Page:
Utah leaves the homeless out in the cold

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By McKhelyn Jones | Art & Culture Editor

Homelessness is a complex issue. There is no one-size-fits-all solution for it. Yet, there are things that can be done to increase the resources available for people in need. Last month, Draper City residents denied a proposal to build two homeless shelters near the city limits. While the reasons for the denial are valid, it still doesn’t change the fact that people in the state need help. Before we get all judgmental towards Draper, let’s check how we are holding up in the county.

According to the Utah Department of Workforce Services comprehensive report on homelessness, 2,807 Utahns were identified as homeless in January 2016. This was a 7.2 percent drop from 2015. These numbers are determined by a point-in-time count. A point-in-time count is “a physical count of all homeless persons who are living in emergency shelters, transitional housing, and on the streets in a single night … and provides a snapshot of homelessness on a single night.”

In Utah County, the total headcount of sheltered and unsheltered people was 178. This is a small number in comparison to the whole state, but it shows there are more homeless people down here than most people think.

In fact, there is a homeless center in Provo called the Food and Care Coalition that provides basic services to transient people in the county. Using motel vouchers and onsite beds, it “provides 12,000 units of housing annually,” said Brent Crane, director of the Food and Care Coalition in Provo.

“Our agency serves 300 to 400 daily and around 3,500 to 4,000 unduplicated clients annually,” Crane said. “We only give motel vouchers during winter months, as our priority is now providing a superior housing experience with the onsite beds.”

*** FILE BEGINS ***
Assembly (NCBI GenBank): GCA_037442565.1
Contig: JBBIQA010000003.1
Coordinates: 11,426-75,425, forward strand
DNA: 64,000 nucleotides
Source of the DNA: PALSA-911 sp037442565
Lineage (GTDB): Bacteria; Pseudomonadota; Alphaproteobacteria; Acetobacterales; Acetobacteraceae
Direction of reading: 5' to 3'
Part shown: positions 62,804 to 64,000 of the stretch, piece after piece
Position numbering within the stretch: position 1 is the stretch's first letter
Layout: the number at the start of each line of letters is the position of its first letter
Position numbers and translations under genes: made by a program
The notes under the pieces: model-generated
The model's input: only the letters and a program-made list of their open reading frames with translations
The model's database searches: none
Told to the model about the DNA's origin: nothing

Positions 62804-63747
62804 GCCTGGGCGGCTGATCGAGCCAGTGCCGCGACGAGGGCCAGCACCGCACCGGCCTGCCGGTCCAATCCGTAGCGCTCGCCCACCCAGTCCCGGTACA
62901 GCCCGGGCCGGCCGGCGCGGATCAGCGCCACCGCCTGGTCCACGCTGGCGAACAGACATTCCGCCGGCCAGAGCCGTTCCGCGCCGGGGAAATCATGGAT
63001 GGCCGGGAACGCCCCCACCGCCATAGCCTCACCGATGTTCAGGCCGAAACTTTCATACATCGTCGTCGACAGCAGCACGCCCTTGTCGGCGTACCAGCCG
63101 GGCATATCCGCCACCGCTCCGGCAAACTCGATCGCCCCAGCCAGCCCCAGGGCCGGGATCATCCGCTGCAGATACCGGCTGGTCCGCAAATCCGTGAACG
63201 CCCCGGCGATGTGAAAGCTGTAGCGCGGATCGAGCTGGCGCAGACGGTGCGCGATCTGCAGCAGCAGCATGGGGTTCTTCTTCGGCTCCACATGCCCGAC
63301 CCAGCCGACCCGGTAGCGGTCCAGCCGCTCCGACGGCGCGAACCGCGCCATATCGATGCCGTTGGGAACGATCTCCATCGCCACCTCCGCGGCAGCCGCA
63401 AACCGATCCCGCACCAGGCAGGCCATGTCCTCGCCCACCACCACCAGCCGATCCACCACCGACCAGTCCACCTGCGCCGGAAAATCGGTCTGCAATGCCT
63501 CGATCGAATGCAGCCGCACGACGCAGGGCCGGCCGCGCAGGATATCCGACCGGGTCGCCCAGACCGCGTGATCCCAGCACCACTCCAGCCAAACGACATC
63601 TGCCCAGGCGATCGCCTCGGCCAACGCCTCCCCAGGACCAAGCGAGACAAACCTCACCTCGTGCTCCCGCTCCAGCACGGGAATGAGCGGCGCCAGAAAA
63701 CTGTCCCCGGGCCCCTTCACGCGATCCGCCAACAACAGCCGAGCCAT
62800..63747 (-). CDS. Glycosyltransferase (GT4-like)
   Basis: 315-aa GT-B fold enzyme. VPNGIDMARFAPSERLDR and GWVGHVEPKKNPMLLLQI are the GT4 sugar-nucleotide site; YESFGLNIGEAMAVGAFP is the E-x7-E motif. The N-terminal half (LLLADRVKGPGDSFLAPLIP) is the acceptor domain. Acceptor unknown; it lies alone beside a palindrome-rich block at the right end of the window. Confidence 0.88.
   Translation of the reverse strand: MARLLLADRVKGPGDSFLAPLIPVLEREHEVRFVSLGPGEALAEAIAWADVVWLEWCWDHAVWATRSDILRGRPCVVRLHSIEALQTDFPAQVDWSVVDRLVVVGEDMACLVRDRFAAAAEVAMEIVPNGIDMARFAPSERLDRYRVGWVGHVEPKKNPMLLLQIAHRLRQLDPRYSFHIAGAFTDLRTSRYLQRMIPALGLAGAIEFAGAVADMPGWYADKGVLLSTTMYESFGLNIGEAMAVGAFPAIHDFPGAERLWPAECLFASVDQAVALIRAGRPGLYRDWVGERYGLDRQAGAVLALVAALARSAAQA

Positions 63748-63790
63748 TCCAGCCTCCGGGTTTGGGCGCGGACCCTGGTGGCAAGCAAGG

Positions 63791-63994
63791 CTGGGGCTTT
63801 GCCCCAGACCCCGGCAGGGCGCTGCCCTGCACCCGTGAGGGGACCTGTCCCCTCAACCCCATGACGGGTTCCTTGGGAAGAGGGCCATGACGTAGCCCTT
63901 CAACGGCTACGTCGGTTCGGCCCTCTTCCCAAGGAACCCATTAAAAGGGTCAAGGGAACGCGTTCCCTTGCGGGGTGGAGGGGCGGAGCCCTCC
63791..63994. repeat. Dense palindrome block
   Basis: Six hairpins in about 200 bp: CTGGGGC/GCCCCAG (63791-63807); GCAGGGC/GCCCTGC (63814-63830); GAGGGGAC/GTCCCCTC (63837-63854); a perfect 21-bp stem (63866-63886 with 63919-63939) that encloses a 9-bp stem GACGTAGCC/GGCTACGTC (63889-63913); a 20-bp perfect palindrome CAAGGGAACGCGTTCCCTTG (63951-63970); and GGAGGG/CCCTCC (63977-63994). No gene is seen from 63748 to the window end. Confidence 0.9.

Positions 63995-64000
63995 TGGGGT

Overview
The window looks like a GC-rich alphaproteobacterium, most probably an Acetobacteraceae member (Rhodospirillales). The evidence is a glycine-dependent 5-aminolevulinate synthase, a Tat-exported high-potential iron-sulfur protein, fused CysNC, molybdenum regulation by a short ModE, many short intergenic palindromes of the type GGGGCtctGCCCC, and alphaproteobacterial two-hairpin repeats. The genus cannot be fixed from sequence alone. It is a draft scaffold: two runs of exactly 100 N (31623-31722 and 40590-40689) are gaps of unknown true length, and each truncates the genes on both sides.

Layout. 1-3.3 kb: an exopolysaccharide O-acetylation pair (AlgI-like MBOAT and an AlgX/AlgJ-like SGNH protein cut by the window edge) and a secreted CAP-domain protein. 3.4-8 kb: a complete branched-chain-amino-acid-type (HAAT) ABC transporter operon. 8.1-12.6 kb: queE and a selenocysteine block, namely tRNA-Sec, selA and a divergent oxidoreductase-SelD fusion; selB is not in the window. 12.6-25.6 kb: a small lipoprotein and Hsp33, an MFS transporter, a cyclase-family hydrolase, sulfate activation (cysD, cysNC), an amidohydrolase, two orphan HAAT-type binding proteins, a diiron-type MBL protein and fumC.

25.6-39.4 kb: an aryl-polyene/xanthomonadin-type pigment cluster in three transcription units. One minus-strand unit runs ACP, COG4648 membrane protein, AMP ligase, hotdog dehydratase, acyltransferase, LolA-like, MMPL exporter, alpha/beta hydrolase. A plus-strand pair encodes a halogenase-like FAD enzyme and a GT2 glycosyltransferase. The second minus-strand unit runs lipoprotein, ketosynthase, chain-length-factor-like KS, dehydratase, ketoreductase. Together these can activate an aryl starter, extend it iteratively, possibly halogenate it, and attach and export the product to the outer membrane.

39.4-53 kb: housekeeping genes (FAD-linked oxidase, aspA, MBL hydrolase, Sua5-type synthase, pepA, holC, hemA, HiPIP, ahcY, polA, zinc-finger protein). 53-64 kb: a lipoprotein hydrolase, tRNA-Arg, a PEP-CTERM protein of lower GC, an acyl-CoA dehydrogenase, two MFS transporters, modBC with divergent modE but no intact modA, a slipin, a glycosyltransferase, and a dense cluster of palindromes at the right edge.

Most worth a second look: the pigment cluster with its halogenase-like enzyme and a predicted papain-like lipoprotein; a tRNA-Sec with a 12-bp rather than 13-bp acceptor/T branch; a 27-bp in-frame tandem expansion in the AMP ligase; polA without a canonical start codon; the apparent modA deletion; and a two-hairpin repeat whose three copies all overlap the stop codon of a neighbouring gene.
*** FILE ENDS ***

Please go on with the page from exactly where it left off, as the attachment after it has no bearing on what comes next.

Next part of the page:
However, these vouchers won’t last because many motels have gone out of business or will be closing, Crane said. Utah County needs more housing, because only 1 in 50 people who receive housing vouchers find a place to stay. If they don’t, they must return the voucher.

According to Crane, the agency provides 100,000 plus meals annually, shower and laundry facilities, a barbershop, a hygiene room with various supplies (clothes, hygiene items, sleeping bags, blankets, etc.), case management, and emergency shelter. It also provides transitional housing using 38 private rooms onsite and basic medical, dental and mental health services.

The agency does a lot for people in need around Utah County, but they are almost alone in their endeavors. According to its website, Community Action Services and Food Bank in Provo also provides basic services to transients, like food and housing, as well as “providing them with the long-term solutions needed to rebuild their financial and social self-sufficiency.”

Both agencies work hard to provide for the homeless, but there is still more that can be done. While the shelters in Draper would have helped with some of this problem, more can be done in our own backyard to help curb homelessness.

“Funding is a major hindrance as Utah County does not have many foundations that are typically relied upon to drive charitable missions in their community,” Crane said. “We are doing great on making sure no one goes hungry [and] are generous with volunteering our time. What we lack are financial resources and opportunities to provide affordable housing.”